Apparently Dave and Christian weren't just slagging on Salt Lake City (see post below about their trip to the Outdoor Retailers shindig last Friday). Others are talking about the haze hanging over what normally is one pretty city with a fab view.
From the AP:
SALT LAKE CITY -- Utah’s world-class mountain peaks have been barely visible at times from the floor of the Salt Lake valley. A winter storm that won’t quit? No, it’s nasty pollution that just won’t blow away.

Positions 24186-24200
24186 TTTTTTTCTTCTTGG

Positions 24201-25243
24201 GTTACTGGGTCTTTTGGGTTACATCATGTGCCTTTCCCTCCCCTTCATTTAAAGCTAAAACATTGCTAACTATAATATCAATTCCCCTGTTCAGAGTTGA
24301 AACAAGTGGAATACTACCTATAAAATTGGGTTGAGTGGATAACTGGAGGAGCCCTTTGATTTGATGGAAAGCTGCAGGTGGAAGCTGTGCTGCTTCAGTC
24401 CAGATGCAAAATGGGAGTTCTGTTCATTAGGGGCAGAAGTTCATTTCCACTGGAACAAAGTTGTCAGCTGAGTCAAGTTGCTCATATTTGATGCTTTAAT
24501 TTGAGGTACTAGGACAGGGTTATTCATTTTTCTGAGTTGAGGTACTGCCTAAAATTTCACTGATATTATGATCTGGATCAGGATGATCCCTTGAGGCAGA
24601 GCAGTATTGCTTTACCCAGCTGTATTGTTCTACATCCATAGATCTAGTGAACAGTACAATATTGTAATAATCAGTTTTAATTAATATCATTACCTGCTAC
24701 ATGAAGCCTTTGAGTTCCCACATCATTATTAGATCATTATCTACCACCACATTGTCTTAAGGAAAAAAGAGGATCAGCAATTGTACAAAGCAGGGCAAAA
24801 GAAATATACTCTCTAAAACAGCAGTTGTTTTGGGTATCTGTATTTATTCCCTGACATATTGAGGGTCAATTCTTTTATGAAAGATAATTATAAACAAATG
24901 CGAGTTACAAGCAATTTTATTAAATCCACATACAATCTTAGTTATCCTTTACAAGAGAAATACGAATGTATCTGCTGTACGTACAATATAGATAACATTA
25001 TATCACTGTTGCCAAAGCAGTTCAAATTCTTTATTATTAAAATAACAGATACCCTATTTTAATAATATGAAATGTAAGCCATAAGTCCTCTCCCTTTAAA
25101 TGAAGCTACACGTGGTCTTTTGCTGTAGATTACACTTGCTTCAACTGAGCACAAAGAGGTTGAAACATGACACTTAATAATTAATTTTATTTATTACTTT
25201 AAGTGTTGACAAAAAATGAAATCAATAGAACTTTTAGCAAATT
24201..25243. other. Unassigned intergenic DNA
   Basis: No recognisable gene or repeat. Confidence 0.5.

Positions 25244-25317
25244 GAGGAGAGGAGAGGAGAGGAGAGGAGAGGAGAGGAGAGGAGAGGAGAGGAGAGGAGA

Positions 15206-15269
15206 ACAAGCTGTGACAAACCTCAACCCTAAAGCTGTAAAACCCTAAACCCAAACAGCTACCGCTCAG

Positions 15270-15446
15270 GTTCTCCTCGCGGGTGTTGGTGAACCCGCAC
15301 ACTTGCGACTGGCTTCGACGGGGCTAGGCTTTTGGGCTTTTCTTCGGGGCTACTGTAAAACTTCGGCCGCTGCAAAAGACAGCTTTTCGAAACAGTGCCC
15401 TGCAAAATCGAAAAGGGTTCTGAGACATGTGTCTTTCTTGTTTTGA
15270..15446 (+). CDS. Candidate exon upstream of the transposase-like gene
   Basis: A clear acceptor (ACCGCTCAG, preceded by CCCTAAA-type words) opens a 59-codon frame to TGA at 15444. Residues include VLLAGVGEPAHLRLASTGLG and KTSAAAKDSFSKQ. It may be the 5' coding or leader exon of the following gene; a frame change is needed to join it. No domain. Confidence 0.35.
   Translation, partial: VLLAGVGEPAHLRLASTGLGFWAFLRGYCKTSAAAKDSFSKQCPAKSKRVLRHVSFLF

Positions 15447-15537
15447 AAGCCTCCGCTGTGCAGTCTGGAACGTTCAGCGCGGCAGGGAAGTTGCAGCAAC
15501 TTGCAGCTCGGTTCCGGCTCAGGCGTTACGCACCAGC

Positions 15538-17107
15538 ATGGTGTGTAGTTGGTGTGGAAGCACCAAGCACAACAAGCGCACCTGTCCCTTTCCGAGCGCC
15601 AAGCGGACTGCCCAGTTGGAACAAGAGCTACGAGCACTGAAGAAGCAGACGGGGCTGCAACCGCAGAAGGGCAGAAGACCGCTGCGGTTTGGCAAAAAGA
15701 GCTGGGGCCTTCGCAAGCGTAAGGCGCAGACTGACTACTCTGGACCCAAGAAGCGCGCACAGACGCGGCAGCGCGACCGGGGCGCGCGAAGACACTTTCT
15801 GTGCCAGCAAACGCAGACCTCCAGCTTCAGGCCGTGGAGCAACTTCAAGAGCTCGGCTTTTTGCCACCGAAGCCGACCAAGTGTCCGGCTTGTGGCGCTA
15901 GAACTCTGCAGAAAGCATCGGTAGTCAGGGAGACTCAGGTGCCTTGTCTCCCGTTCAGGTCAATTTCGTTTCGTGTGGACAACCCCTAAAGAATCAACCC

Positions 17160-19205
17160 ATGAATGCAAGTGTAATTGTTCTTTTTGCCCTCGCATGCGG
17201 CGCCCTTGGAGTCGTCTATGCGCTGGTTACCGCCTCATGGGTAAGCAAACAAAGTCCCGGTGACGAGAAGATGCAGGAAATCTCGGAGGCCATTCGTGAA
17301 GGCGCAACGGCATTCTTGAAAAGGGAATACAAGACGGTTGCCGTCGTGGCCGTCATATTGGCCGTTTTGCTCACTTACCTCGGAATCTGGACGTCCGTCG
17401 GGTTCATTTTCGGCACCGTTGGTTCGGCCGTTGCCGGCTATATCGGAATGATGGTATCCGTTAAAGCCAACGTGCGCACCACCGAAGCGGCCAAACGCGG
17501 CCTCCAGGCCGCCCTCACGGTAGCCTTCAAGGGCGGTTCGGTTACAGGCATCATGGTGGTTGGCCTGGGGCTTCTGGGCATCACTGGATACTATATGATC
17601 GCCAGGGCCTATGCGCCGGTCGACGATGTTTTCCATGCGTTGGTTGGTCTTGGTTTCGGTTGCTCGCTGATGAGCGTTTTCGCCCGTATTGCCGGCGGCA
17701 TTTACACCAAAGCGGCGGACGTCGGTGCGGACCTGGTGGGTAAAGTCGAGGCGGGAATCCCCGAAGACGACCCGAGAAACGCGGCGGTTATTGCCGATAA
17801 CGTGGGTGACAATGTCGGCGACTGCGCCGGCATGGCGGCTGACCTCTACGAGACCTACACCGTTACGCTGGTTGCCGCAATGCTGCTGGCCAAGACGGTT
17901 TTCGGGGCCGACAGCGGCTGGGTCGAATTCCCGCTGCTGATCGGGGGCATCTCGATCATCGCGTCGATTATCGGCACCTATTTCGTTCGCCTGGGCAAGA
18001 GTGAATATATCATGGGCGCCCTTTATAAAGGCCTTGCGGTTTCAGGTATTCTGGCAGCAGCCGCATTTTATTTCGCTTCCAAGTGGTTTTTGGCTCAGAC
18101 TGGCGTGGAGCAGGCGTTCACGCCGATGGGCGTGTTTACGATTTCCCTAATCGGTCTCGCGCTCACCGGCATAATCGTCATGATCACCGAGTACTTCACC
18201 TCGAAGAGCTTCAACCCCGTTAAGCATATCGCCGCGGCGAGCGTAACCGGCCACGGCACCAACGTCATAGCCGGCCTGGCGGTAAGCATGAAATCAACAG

Northern Utah’s valleys have been smothered by an “inversion,” a blanket of warm air that keeps cold air close to the ground and traps everything: car exhaust, factory emissions, even hard-to-see particles from furnaces or a cozy fireplace.
Together they form a cloudy shroud that has been described as soup, gunk, smog -- and a few other titles that can’t be printed.
Salt Lake and Davis counties, home to more than 1 million people, have been under a “red” alert for 16 days in January. Some schools have kept kids off the playground. There were only 3 red days posted for Salt Lake and Davis counties last winter, compared to 25 this season.
What's the remedy for all this? Just as Dave noted, a stiff wind or storm to send the stuff elsewhere. (Geez, this sounds like my childhood in Southern California.)